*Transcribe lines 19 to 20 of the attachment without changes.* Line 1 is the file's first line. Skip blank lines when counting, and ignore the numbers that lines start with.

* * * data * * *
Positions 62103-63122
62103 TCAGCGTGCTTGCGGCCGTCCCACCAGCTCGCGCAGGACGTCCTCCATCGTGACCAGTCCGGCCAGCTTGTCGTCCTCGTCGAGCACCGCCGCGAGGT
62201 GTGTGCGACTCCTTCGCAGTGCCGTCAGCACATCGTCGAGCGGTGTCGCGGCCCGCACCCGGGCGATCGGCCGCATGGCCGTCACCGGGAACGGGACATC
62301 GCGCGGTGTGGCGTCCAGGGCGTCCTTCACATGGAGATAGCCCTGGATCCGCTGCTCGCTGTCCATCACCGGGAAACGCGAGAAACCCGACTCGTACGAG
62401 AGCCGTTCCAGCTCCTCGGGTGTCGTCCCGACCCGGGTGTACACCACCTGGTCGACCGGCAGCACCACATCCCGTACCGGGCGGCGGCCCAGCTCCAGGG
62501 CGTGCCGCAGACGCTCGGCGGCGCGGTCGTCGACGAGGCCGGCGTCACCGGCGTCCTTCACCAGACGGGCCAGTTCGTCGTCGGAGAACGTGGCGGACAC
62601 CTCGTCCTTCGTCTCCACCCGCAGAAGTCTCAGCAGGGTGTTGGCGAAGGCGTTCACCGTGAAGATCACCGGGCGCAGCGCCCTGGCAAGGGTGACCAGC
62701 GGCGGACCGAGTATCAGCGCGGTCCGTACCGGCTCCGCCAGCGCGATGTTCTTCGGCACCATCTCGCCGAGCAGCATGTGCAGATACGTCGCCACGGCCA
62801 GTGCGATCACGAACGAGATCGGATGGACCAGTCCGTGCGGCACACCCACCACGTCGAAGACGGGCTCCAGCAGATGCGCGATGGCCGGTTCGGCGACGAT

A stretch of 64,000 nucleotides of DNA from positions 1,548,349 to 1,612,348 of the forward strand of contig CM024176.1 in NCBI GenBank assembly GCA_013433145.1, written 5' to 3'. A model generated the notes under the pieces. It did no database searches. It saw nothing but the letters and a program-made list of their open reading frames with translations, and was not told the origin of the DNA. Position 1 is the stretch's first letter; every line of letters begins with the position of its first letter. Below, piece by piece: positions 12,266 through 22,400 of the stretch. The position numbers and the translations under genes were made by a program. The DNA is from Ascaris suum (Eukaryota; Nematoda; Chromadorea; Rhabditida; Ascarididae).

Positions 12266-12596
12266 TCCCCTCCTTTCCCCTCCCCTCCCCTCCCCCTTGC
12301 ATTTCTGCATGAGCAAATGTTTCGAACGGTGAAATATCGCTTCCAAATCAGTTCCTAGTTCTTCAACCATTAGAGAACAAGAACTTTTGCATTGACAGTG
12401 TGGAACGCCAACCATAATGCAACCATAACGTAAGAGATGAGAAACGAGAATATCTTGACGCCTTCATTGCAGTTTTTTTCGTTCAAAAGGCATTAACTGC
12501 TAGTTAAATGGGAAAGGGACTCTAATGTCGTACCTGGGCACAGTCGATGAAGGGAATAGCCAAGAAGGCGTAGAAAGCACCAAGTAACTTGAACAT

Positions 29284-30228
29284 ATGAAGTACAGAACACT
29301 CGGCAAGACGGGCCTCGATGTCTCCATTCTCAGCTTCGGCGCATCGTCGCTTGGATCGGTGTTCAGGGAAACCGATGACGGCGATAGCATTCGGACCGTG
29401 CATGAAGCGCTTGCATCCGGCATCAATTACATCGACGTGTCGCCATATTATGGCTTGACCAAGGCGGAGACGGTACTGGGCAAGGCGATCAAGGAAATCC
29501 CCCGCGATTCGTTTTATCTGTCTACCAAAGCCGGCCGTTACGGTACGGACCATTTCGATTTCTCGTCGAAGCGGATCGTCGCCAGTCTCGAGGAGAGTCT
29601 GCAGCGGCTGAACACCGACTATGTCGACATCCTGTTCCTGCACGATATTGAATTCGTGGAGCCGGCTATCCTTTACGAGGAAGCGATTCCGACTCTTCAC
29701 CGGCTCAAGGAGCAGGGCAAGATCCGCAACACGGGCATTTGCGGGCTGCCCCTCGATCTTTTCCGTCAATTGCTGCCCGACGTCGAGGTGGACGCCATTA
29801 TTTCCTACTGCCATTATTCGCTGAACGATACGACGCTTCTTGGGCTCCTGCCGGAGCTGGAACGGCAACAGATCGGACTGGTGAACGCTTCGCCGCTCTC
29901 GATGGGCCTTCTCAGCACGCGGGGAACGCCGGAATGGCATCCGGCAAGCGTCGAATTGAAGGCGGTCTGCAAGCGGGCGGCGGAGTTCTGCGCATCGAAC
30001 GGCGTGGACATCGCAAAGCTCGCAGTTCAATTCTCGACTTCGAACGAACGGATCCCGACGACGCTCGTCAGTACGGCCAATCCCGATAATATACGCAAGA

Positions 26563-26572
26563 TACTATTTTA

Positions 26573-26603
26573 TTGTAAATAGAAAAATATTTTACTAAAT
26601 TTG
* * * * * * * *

29401 CATGAAGCGCTTGCATCCGGCATCAATTACATCGACGTGTCGCCATATTATGGCTTGACCAAGGCGGAGACGGTACTGGGCAAGGCGATCAAGGAAATCC
29501 CCCGCGATTCGTTTTATCTGTCTACCAAAGCCGGCCGTTACGGTACGGACCATTTCGATTTCTCGTCGAAGCGGATCGTCGCCAGTCTCGAGGAGAGTCT